The cornea is far more complex than traditionally thought, and is actually a highly responsive tissue that is actively involved in the regulation of immunity and inflammation, the 2016 Irish College of Ophthalmologists Annual Conference in Killarney, Ireland, heard.
Reza Dana MD, MSc, MPH, Professor of Ophthalmology and Director of the Cornea Service at Massachusetts Eye and Ear Infirmary, Harvard Medical School, Boston, USA, gave the Annual Mooney Lecture entitled ‘Regulation of Corneal Inflammation and Immunity’. He noted that corneal disease is second only to cataracts as the leading cause of non-refractive visual impairment across all age groups globally.
Corneal angiogenesis is not only a common complication of corneal inflammation, but also helps amplify the inflammatory response in the cornea, “but it is not always a bad thing”, Dr Dana explained.
He said that in active infections, especially chronic fungal infections, growth of corneal neovascularisation can help clear the infection by facilitating delivery of immune cells.
In corneal transplantation, the immune response often interferes with success rates. Nearly 100,000 corneal transplants are performed worldwide every year, he said, with an increasing number done using endothelial keratoplasty. In low-risk transplants, done in host beds with no inflammation or vascularisation, there is 85-90 per cent graft survival. However, in high-risk transplants, with an inflamed host bed, there is less than 50 per cent survival despite maximum immune suppression.
While corticosteroids have been a treatment revolution, in high-risk transplants they are not as successful. Dr Dana urged caution in the use of systemic immune suppression in keratoplasty, saying while it works, there are risks and side effects, with clinician skill and experience vital for a successful outcome.
He then discussed the successful use of anti-vascular endothelial growth factor (anti-VEGF) treatments for increasing the survival of corneal grafts. Other modalities could include use of low-dose interleukin-2 to expand regulatory immune cells which are potently anti-inflammatory.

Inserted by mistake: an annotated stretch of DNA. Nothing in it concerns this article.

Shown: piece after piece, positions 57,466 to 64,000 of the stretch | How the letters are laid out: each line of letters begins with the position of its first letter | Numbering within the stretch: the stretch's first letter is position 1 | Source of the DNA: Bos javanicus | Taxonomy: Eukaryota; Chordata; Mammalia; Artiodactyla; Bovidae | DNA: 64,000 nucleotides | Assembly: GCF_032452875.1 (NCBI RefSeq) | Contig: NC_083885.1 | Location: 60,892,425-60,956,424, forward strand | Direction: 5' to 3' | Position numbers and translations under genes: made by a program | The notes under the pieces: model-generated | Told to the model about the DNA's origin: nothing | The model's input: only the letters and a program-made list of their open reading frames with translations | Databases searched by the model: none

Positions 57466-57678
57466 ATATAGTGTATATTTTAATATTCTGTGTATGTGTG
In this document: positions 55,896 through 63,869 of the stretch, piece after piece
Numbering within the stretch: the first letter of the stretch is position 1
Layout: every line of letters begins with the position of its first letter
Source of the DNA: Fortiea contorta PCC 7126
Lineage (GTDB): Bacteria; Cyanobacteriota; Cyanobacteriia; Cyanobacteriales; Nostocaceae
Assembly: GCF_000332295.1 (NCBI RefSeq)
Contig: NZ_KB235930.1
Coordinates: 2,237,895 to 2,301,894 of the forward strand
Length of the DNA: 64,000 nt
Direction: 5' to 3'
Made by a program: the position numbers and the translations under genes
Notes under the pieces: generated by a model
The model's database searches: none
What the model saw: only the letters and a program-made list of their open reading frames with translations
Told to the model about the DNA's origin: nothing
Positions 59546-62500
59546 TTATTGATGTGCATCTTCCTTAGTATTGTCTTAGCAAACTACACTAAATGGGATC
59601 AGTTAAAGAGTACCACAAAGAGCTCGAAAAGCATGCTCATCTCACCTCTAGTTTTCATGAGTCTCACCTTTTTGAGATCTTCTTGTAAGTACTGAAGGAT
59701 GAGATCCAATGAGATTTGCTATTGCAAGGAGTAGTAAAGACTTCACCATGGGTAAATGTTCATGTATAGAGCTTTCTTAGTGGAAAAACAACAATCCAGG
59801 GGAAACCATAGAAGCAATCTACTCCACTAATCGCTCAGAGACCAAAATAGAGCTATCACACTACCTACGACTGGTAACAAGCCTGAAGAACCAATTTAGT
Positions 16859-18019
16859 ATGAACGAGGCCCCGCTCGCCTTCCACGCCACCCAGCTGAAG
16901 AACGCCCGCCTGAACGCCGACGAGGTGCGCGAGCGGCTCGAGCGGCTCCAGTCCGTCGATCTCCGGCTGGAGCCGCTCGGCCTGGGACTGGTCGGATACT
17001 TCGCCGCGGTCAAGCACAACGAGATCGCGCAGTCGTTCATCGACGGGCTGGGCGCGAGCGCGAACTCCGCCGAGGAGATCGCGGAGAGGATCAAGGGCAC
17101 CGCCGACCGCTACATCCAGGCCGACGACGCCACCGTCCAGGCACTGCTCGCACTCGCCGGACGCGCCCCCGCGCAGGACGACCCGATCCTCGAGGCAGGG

“In chronic disease the regulatory immune cells do not function normally, but again you can use biologic strategies to amplify their function and restore that normal balance,” he explained.
In his presentation Dr Dana debunked a number of old concepts, or “myths”, which had become popularised over the ages. The first was the idea of the cornea not having any resident immune cells. “We now know that the cornea has many immune cells that are highly relevant, both for quietening inflammation as well as promoting immunity,” he told EuroTimes.
He explained that 5-8% of the resident cells of the cornea in all species evaluated to date are bone marrow-derived, thus the cornea is “much more than just epithelial cells, stromal keratocytes, and endothelial cells, which is the old view”. He thus stated: “We now know that through these bone marrow-derived cells there is a constant communication and interchange between the cornea and the lymphoid tissues of the body.”
Dr Dana said a key message is the manipulation of the VEGF pathway, not only for suppressing angiogenesis, but also regulating immune cell traffic to the cornea since several VEGF pathways also regulate immune cell activation and trafficking.
“Although there are a whole array of inflammatory conditions that can lead to dysregulation of the cornea to regulate inflammatory response, there are treatment strategies such as blocking certain VEGF pathways and using interleukin-2 to promote regulatory pathways. The beauty of the immune system is that it can be modulated since the host immune response is highly plastic and modifiable,” he concluded.
Reza Dana: email@example.com